How I Spent November 2022

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Well, this was the month when my new employment situation finally caught up with me. I was busy, but not with my creative projects. I’m hoping to make up for lost time over the remainder of the year.

Articles published elsewhere this month:

Article topics for December and beyond:

December22

Werewolf Wednesday: Jean Grenier on Trial (1610)

LaConference

The seventeenth-century werewolf Jean Grenier has turned up a few times in this series, but always in second-hand accounts. I thought it was time I put the spotlight on a historical text that covers his case: La conférence du droict francois avec le droict remain, published in 1610. Any translation errors in the below summary are mine.

The document describes an incident from May 1603 in which a court hears about a series of gruesome infanticides that a boy named Jean Grenier claims to have committed in the form of a wolf.

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Should the Dragon Awards Introduce a Porno Category?

A recent turn of events persuaded me that the Dragon Awards should introduce a category for Best Pornographic Science Fiction, Fantasy or Horror Novel. Before I go on, though, I should probably establish what the Dragon Awards are (they’re an SF/F prize handed out annually at Dragon Con and voted on via a free online poll) and just which events led me to my conclusion…

Until recently the Dragons had seven book categories, ranging from big genres (Science Fiction, Fantasy, Horror, YA/Middle Grade) to rather more niche areas (Alternate History, Media Tie-In, Military Science Fiction and Fantasy). But just this month the Dragons announced a shake-up ready for next year’s awards. A new category, Best Illustrative Book Cover, will be introduced; the game categories have been mashed into one another (so Best Mobile Game and Best PC/Console Game are now conjoined as Best Digital Game and so forth), as have the comic categories; and two book categories — Best Media Tie-In and Best Military Science Fiction/Fantasy — have been dropped altogether.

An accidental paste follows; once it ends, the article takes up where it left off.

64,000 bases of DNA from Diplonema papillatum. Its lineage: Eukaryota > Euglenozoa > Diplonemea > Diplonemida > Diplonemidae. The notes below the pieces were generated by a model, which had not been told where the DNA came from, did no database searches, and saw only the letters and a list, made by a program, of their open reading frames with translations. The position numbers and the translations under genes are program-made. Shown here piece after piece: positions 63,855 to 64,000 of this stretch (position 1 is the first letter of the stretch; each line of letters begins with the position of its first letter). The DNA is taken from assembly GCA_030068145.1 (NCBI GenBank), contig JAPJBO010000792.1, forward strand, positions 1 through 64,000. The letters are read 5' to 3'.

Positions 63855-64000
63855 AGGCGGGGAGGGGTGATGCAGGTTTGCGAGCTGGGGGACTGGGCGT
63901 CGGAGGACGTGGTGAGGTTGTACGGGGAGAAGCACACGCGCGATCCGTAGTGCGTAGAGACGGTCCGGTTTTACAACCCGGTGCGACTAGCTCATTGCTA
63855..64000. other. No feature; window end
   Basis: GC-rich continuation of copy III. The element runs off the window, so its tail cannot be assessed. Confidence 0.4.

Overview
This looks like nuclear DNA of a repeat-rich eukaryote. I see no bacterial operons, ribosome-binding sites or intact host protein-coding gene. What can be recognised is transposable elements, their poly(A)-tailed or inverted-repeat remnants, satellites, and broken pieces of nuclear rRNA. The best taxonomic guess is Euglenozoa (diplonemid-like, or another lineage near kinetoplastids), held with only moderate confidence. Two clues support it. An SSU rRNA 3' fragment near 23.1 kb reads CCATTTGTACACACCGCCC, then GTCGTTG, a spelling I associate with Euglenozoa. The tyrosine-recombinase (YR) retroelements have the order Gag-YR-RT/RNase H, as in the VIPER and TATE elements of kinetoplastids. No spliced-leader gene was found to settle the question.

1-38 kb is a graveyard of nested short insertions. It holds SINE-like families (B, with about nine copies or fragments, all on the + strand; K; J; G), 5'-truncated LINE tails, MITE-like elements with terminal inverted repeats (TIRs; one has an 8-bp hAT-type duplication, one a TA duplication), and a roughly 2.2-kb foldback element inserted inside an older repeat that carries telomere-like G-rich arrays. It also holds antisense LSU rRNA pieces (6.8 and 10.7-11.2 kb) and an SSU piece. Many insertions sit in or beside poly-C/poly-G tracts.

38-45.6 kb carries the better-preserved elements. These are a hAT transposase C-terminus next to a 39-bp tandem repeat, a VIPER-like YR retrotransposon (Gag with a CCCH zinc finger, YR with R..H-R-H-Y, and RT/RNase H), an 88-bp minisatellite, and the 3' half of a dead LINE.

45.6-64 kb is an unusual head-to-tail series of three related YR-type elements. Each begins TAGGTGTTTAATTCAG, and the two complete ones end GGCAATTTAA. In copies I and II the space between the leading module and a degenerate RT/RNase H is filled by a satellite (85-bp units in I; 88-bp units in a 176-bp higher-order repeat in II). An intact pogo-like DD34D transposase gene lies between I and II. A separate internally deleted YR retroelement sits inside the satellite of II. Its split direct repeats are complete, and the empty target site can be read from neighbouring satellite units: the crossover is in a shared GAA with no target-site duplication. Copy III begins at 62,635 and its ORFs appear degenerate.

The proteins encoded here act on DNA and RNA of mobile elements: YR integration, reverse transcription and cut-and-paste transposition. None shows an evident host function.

Not everyone is happy with these changes. Or, more accurately, with that last change.

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Werewolf Wednesday: Chambers’s Edinburgh Journal on Lycanthropy (1849)

Sergent-Bertrand-vampire

The below article, entitled “Lycanthropy”, comes from the August 25 1849 edition of Chambers’s Edinburgh Journal. The piece treats werewolves as a western equivalent to the ghouls of the Arabian Nights, and suggests that tales of vampires, werewolves and ghouls stem from a single psychological source. In making this argument, the author discusses the familiar rogues’ gallery of alleged vampire Arnold Paole, alleged werewolf Jean Grenier and probable necrophile François Bertrand, the last of these being the main case study.

The article is an example of how broad the concept of clinical lycanthropy was during the nineteenth century. Today, the term is used in a stricter sense to refer to people who believe that they have the ability to transform into animals. As this article shows, however, the concept was once associated with a broader range of bestial compulsions. Had Bertrand’s corpse-violating crimes taken place today, then he would likely be described as ghoulish; I can also imagine tabloids likening him to a vampire, given his fondness for cemeteries and coffins. But I rather doubt that people would equate him with a werewolf.


WHOEVER has read the ‘Arabian Nights’ Entertainments’ will be acquainted with the words goul and vampyre. A goal was believed to be a being in the human form, who frequented graveyards and cemeteries, where it disinterred, tore to pieces, and devoured the bodies buried there. A vampyre was a dead person, who came out of his grave at night to suck the blood of the living, and whoever was so sucked became a vampyre in his turn when he died.

Both these persuasions have been rejected by the modern scientific world as altogether unworthy of credence or inquiry, although, about a century ago, the exploits of vampyres created such a sensation in Ilungary, that they reached the ears of Louis XV, who directed his minister at Vienna to report upon them. In a newspaper of that period there appeared a paragraph to the effect that Arnold Paul, a native of Madveiga, being crushed to death by a wagon, and buried, had since become a vampyre, and that he had himself been previously bitten by one.

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Sacrament by Steve Stred (2022 Splatterpunk Awards)

Cover of Sacrament by Steve Stred

Sacrament is the third instalment of Steve Stred’s Father of Lies sequence, the first novellas being Ritual and Communion (a fourth story, the short “Eucharist”, was subsequently included in the omnibus edition). The villain of the series is Father, a cult leader who has made communion with demons and transformed into a distorted goat-legged being – “A dark God from the cosmos in the flesh!” His desire is to grasp Abaddon’s Box so that he can open the Black Heavens and obtain immortality alongside his faithful flock. “And to think”, says Father to his acolytes, “some of you doubted me!”